The moment the Internet called an audible.

I like to think of the Internet as a football team. One with history, like the Packers or Cowboys. When the Internet was first established, it didn’t really have a lot of plays. Every down was a run up the middle or a pass down the sideline. Don’t get me wrong, the playbook didn’t suck. It revolutionized the game… of communications. But it was just text, and eventually email and pictures followed. But like any good football team, the Internet’s playbook grew as the team matured.

Before you know it, the Internet could kick field goals, run trick plays and even call audibles. Just picture it: The Internet is up against the defending champs, Television. Television has captured the attention of fans every single year. While the Internet has come close, the team hasn’t been able to pull off a win. But, this time might just be different. The Internet has a new play. It’s third and 11, and the Internet is down six. The quarterback comes under center and he yells, “YouTube!”

That one audible changed the entire playbook. The establishment of Youtube brought about a new era in digital media. Now, I could sit here and talk about how the first video on YouTube was really the game-changer. But it wasn’t. And no, it wasn’t the first music video posted to the site, either.

Saturday Night Live likes to call this play, “Lazy Sunday.” Andy Samberg and Chris Parnell spend almost three minutes rapping about the Chronicles of Narnia and cupcakes (which is really the only kind of rap I can get down with.) This ridiculous, pointless video racked up over 5 million views in 2005.

But as we’ve learned over the years, funny videos catch the world’s attention. “Lazy Sunday” is the first time people really embraced their newfound ability to watch videos anywhere their hearts desired (as long as there was Internet access, of course.) Now, we have a phrase for that phenomenon: it went viral.

People go to extraordinary lengths in hopes of producing a video that goes viral. Sometimes they even try to make a career out of it. Many times they fail, but sometimes, they don’t even have to try. But speaking of viral, do you know who else tries to make videos that catch the attention of the public?

Ding! Ding Ding! We have a winner!

Oh yes, advertisers want your attention, and they want it desperately. In 2007, Ray Bans created a video dubbed, “Sunglasses Catch.” At first glance, there isn’t anything special about this video. Its a minute and 37 seconds of two guys throwing sunglasses onto each other’s faces. Harmless, right? Wrong. That was the first time a company meddled in digital advertising.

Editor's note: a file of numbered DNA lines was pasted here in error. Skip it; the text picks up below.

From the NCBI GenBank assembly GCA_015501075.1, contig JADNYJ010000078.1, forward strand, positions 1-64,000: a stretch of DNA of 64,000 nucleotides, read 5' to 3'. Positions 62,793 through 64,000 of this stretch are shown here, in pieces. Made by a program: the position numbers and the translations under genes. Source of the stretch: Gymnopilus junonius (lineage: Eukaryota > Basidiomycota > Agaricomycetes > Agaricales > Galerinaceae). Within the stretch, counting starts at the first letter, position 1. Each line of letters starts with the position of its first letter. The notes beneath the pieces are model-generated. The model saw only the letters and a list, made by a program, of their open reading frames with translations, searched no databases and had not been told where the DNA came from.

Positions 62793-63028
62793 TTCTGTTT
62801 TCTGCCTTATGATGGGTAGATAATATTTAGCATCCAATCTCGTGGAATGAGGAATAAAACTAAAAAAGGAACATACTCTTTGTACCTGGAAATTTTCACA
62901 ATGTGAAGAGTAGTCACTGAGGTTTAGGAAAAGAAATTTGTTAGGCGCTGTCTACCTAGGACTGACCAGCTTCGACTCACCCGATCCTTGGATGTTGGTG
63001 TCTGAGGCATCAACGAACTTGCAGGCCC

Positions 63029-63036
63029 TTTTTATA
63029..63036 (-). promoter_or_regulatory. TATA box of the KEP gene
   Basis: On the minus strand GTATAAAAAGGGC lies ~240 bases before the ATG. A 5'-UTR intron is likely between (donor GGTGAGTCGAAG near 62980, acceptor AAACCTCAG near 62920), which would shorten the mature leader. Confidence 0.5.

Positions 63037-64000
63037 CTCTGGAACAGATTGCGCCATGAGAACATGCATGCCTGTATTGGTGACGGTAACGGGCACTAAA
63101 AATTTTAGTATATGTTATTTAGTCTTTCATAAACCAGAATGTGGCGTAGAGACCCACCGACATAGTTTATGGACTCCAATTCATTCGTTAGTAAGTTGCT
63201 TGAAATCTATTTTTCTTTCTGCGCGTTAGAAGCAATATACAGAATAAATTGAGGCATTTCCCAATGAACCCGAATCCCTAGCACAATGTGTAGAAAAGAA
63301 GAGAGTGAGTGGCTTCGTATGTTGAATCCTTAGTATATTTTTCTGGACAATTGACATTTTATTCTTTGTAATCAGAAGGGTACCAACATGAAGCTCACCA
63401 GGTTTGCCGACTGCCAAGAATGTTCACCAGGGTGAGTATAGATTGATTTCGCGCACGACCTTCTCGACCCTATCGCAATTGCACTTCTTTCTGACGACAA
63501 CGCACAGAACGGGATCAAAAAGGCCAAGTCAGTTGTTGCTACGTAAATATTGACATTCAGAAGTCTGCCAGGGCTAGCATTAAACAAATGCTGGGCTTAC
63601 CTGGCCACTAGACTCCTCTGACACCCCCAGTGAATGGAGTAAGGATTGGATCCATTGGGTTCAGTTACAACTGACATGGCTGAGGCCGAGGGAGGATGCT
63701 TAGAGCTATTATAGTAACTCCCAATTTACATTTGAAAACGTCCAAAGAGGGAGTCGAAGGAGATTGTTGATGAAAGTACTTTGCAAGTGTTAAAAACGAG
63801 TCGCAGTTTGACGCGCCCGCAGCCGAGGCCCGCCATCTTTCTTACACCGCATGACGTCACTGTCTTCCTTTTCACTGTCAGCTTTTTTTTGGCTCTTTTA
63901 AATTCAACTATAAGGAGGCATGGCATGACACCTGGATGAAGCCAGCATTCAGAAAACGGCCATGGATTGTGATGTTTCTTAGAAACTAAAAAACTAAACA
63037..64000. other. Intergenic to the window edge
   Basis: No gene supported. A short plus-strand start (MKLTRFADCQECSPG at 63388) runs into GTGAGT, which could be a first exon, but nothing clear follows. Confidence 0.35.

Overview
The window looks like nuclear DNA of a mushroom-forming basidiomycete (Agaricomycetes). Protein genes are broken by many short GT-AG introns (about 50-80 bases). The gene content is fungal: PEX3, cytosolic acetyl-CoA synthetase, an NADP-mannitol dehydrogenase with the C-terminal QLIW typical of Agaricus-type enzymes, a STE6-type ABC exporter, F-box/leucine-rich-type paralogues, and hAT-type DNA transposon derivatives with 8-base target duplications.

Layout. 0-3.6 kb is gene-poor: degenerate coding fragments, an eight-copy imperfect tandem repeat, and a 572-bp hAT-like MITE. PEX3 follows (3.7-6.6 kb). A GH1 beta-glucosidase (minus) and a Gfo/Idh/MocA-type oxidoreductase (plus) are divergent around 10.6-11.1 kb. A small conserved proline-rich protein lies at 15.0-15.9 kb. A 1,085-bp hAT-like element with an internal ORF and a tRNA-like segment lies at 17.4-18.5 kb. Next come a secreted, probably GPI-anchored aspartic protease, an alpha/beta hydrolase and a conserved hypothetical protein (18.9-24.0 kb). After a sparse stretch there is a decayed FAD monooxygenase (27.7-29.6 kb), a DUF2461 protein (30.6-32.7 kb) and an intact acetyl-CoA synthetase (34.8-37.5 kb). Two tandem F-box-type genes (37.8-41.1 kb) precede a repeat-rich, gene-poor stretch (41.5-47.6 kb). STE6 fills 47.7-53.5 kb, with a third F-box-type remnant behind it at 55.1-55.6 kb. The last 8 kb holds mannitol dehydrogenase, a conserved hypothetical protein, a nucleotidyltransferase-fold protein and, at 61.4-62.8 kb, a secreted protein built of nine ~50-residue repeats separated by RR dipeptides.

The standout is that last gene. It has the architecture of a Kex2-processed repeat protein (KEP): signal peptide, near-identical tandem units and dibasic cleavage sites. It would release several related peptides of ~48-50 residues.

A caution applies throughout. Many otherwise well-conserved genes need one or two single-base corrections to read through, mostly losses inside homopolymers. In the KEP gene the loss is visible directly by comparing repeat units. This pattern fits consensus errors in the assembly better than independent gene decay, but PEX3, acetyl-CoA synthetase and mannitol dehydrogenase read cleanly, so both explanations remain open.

Fast forward to the 2018 season, digital ads are everywhere. I can’t even imagine going to a website without seeing at least five of them. I’m an advertising minor, and in every single advertising class I’ve taken, we’ve spent at least two weeks covering digital media. “Sunglasses Catch” brought about a “lightbulb moment” for advertisers. Through web video, marketers and advertisers realized they could reach a broader audience without paying for a TV spot or print ad.  

As the Internet continues to grow and develop, its playbook is only going to get bigger. Yes, YouTube changed the game, but now the Internet has other options. YouTube forged the path for streaming services, like Netflix, Amazon Prime and Hulu. The rise of digital media and web video has only begun. Television is no longer the team to beat; it’s the Internet, and personally I think it will years down the road before any other team rises to the occasion.

Like the Cowboys and Packers, the Internet is building a dynasty. One where there is unlimited potential. One where the team has only scratched the surface of its digital media capabilities. One where the Internet is going to be raising Super Bowl banners for years and years to come.

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